This is kind of what I mean, though I don't think your rocket will be 13 feet long.  You get the idea though...

    Yep, that's what I figured you meant. No, I won't be letting him do much beyond glue & paint. I was hoping to find a good enough deal, but making an octagon with a jack/jointer plane and rounding from there is pretty simple - once everything heals up. Not really worth the money, and I'm not in a particular rush.

  9. 10 hours ago, Brendon_t said:

    I'll admit, I have caught myself having a tenancy to poopoo some stuff before thinking it through.  With that said,  ain't no way in hell I'm using a drill to push laterally on the side of carbide teeth of a blade spinning near mach Jesus..

    I'm with you on this one. Taking the hand tool approach on this one. If it becomes a bigger thing, I'll probably just take a lathe class at a local shop, and do this the 'right' way.


    Don - 4 1/2 years old. Currently obsessed with all things flying and space related. Zeppelins/blimps, aircraft of all types, the Apollo missions, the Shuttle, Space X, Mars Rovers... he's going to be a giant dork, and I couldn't be happier.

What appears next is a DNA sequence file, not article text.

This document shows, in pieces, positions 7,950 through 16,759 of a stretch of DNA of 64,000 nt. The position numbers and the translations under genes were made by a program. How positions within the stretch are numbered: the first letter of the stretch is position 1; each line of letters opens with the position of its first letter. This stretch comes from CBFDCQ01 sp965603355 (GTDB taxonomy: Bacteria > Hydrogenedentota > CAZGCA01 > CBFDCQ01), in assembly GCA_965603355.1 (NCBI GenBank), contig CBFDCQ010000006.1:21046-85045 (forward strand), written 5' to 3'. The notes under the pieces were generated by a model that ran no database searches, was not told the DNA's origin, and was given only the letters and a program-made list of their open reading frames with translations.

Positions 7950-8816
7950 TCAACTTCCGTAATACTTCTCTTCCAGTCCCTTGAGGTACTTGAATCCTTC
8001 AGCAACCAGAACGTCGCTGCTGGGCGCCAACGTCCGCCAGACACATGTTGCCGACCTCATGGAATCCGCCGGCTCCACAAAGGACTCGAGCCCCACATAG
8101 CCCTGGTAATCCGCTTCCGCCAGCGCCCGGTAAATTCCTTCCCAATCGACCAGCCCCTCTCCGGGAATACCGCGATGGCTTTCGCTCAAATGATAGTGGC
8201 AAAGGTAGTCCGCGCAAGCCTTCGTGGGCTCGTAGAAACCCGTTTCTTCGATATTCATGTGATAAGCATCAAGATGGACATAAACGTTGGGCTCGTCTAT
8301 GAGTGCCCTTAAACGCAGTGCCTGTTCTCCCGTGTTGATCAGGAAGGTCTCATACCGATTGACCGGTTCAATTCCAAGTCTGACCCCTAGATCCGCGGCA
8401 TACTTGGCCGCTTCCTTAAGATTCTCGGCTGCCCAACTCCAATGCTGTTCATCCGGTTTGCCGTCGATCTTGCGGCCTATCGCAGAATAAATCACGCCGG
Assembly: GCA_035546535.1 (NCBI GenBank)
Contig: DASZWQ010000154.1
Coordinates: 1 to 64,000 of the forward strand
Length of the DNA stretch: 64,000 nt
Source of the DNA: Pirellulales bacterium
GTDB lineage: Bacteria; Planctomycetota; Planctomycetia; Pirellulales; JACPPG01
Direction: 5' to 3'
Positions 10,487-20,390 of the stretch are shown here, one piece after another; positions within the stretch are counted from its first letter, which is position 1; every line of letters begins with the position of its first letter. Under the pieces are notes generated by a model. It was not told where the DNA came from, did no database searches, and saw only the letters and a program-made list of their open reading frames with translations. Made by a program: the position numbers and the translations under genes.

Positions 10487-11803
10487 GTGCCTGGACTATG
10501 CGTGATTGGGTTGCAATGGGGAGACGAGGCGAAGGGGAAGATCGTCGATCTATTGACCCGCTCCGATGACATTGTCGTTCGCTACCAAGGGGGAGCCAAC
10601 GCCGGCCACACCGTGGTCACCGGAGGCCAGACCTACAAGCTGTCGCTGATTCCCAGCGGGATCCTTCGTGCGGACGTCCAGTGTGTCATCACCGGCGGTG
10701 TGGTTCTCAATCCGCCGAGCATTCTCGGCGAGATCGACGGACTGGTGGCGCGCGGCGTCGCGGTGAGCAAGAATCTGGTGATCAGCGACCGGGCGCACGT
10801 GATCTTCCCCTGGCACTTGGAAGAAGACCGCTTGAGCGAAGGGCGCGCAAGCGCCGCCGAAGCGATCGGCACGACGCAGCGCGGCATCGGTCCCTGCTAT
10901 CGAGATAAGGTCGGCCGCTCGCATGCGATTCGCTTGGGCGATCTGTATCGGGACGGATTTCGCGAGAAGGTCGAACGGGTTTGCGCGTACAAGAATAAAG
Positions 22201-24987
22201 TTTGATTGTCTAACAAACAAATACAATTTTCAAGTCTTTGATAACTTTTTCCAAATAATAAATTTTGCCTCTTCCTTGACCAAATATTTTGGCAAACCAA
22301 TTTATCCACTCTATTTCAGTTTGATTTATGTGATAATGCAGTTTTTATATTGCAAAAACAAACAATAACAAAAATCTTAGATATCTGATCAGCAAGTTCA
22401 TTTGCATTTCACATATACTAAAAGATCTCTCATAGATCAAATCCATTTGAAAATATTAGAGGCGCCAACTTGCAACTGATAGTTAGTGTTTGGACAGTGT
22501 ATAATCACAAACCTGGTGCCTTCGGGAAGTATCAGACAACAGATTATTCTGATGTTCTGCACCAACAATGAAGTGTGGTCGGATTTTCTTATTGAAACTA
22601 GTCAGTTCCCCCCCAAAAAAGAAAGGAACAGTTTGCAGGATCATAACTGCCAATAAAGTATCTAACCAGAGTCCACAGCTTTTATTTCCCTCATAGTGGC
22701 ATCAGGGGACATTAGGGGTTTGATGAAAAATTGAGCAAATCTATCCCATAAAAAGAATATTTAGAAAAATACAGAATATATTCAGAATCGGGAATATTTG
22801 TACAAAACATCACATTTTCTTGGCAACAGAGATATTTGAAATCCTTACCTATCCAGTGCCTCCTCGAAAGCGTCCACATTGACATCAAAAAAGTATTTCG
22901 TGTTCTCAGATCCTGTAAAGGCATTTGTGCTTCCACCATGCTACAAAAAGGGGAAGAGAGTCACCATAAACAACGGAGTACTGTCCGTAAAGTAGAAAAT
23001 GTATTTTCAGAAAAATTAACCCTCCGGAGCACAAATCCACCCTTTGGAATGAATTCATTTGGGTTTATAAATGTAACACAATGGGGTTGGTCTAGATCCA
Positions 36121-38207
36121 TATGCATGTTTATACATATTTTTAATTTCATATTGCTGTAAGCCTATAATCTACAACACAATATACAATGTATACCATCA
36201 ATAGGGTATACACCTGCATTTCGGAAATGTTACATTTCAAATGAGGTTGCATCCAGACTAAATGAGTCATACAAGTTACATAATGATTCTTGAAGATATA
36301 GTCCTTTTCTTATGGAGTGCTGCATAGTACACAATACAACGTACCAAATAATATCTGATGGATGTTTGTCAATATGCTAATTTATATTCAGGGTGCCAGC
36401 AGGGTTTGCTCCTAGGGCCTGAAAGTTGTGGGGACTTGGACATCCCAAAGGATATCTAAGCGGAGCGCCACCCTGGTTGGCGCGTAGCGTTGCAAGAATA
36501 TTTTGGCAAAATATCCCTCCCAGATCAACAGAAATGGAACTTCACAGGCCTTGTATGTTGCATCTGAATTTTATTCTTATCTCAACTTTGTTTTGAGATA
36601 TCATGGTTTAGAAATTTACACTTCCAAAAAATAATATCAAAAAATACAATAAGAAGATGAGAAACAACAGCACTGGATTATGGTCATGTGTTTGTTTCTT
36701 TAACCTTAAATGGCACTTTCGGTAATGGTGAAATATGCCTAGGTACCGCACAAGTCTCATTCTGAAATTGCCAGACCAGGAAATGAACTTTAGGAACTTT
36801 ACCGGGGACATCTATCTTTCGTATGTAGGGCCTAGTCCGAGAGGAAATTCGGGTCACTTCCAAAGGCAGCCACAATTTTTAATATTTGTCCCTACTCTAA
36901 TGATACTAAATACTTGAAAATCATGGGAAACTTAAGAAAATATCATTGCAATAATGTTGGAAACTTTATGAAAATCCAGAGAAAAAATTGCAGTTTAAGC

10. Other than making them myself (as I don't have a mill or lathe), does anyone know of a source for larger-diameter dowels? Woodcraft has 2" diameter in maple, which is ok (I can always stain or paint it) but it would be nice to be able to use other species.

    By the way, the project is some rockets that my son can build and recombine using rare earth magnets to put the parts together. Something to do while I wait on some ligaments in my right hand to heal up.

  11. Hello everyone - I had a chance today to visit the Nakashima property and get a guided tour (along with about a dozen other people). If you find your way near southeastern Pennsylvania and have a few hours to spend, I highly recommend it. You get to go through several of the buildings as staff members explain details about Nakashima's philosophy, the history of the property, processes, and other details. It's not a particularly long tour, and unfortunately, you don't get to go into the workshop itself, but it's wonderful to see the in-progress pieces, examine the completed pieces and prototypes sitting around the property.